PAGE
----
Sector leaders were summoned to London on 28 February for the launch of English higher education’s new regulator, the Office for Students, where Sam Gyimah, the universities minister, topped the bill. Eyebrows were raised when Mr Gyimah called on higher education institutions to act “in loco parentis” for their students, “offering all the support that they need to get the most from their time on campus”. Academics might question how much of their time they should be devoting to “parenting” people who are indisputably adults – and, given that a key benefit of university for many students is getting away from their parents, it’s questionable how much in loco parenting they want to receive. You can’t help but wonder whether, despite what the government says about turning around the collapse in mature study, its starting assumption is that students are 18-year-olds and leaving home for the first time.
Mr Gyimah was less keen to show his face at a meeting of the Commons science and technology committee on 6 March, which he had been asked to attend for questioning about research integrity. In a letter, published on 5 March, Mr Gyimah said that Sir Mark Walport, the chief executive of UK Research and Innovation – who was also scheduled to appear – was “better placed” to discuss research integrity and that “it would be a better use of the committee members’ time to focus questions on research integrity to UKRI, as opposed to myself as a government minister”. Norman Lamb, the committee’s chair, was decidedly unimpressed. “He tells us that the detail of how government-funded research is undertaken, and its standards and integrity, is not a matter for him,” said Mr Lamb, who added that Mr Gyimah’s “non-attendance risks the research community concluding that this important area is not a ministerial priority”.
An ongoing battle at a US university over whether to rescind an honorary degree held by Donald Trump has now pitched faculty against trustees. In a formal faculty vote, an overwhelming majority of academics at Lehigh University, in Pennsylvania, backed a motion to revoke the 1988 degree awarded to the US president “based on a long history of numerous documented statements that are antithetical to our core values”. However, local newspaper The Morning Call reported on 2 March that the university’s board of trustees had refused to heed the calls, issuing a statement that the institution should demonstrate “openness to and respect for the broad views and perspectives of our many university constituencies”. It is not the first time that trustees have refused to revoke the degree: they did the same last year in response to a petition from a former student.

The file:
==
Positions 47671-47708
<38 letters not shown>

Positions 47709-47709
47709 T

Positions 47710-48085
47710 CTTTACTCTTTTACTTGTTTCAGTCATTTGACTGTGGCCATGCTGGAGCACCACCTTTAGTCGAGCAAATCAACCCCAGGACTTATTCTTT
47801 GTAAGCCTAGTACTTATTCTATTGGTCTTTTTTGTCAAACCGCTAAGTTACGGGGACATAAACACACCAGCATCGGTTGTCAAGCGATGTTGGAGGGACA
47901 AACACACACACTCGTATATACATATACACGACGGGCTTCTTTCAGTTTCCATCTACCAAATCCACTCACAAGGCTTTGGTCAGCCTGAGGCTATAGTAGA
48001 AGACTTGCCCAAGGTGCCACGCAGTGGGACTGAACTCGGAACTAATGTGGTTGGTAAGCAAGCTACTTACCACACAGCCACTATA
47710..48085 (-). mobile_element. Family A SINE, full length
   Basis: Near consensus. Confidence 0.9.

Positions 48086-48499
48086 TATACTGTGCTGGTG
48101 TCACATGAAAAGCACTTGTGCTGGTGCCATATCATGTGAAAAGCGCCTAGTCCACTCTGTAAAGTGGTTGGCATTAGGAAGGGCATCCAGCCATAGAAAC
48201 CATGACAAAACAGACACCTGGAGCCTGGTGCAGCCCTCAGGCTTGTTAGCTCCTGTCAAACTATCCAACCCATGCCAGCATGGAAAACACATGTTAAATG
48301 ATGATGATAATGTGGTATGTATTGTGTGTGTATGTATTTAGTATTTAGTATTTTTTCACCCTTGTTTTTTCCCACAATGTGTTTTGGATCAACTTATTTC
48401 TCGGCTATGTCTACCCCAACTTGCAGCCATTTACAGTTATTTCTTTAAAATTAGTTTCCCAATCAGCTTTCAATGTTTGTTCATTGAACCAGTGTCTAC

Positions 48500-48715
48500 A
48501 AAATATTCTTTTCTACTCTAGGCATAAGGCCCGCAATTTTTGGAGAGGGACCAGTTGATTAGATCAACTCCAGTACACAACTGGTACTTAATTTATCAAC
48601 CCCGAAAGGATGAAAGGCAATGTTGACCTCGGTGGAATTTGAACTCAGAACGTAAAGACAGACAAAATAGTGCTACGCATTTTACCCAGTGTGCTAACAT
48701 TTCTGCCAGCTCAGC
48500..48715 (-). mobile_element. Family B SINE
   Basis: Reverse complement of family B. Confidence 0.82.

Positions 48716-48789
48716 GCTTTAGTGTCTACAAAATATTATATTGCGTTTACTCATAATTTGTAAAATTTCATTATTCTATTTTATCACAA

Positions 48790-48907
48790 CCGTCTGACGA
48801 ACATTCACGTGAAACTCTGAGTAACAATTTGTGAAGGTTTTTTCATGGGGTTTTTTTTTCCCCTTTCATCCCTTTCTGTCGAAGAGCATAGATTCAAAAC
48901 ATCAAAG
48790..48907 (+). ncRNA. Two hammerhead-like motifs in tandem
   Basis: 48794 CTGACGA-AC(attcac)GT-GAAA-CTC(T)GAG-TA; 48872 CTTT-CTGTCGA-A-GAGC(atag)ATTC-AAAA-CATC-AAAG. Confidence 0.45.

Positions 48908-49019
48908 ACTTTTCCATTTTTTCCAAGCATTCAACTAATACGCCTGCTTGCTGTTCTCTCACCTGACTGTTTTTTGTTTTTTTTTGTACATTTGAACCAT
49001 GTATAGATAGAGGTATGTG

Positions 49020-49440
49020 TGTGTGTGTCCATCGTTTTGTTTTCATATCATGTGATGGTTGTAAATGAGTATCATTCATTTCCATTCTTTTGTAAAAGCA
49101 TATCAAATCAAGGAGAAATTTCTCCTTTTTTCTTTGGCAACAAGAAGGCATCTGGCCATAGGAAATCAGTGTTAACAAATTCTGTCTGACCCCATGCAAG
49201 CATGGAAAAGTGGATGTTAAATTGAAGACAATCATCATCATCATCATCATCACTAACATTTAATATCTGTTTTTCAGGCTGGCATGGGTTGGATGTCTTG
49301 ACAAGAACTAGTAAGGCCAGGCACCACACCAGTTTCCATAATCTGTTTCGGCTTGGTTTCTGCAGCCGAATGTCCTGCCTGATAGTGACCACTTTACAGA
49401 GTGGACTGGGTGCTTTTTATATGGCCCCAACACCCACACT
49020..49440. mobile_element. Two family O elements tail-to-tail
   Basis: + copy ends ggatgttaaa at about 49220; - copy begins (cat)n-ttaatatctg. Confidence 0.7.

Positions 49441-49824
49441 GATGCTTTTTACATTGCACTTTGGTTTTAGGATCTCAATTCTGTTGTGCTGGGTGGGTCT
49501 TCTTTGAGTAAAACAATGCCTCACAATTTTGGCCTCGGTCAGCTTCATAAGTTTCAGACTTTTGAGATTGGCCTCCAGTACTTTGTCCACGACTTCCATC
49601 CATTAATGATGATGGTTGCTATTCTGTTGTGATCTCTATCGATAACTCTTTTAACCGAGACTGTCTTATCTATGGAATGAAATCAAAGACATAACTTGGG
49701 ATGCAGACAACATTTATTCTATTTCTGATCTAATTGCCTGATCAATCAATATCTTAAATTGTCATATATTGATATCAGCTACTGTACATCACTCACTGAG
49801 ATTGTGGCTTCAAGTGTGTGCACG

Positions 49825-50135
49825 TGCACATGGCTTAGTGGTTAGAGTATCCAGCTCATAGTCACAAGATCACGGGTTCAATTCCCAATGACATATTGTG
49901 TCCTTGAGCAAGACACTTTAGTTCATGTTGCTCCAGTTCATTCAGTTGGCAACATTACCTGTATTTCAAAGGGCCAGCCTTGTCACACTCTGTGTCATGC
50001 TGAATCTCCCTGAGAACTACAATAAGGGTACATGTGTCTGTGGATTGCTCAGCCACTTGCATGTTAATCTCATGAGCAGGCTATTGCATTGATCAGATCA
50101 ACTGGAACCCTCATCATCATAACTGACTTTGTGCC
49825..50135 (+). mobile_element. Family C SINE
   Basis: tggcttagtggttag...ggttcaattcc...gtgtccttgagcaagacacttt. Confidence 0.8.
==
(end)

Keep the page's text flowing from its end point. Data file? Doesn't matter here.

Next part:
UK universities have seen their fair share of disruption recently, as the walkout at 65 institutions over pension reforms enters its third week. Vice-chancellors will have no doubt been thrilled, then, to see snowfall bring further disruption to campuses last week, with Scottish universities in particular being forced to shut for several days. Other institutions seemed less inclined to be sympathetic towards staff, however. At the University of East Anglia, acting registrar and secretary Ian Callaghan wrote to employees to tell them that “if staff have been unable to get to work they can take annual leave or unpaid leave or discuss with their manager arrangements for making up the time lost”. While university managers might be confounded by pension reform, they seem determined not to be tripped up by the weather.
Government ministers in the UK are doubling down on the prime minister’s call for university to no longer be seen as the automatic choice for school-leavers. The Daily Mail reported on 5 March that skills minister Anne Milton had suggested that privately educated pupils with top A levels should consider a degree apprenticeship instead of an academic course at top institutions such as the universities of Oxford and Cambridge. “Intellectual snobbery should not get in the way,” she said. “You might feel that you’ve ticked a box with your child going off to university, but if they haven’t got a job at the end of it they’re going to be back home in three years’ time.” But good luck persuading parents who send their children to Eton that this applies to their offspring and not “other people’s children”. One look at the university destinations of Eton-educated ministers in the current government tells you all that you need to know about how unlikely this is to change the entrenched snobbery around class and university.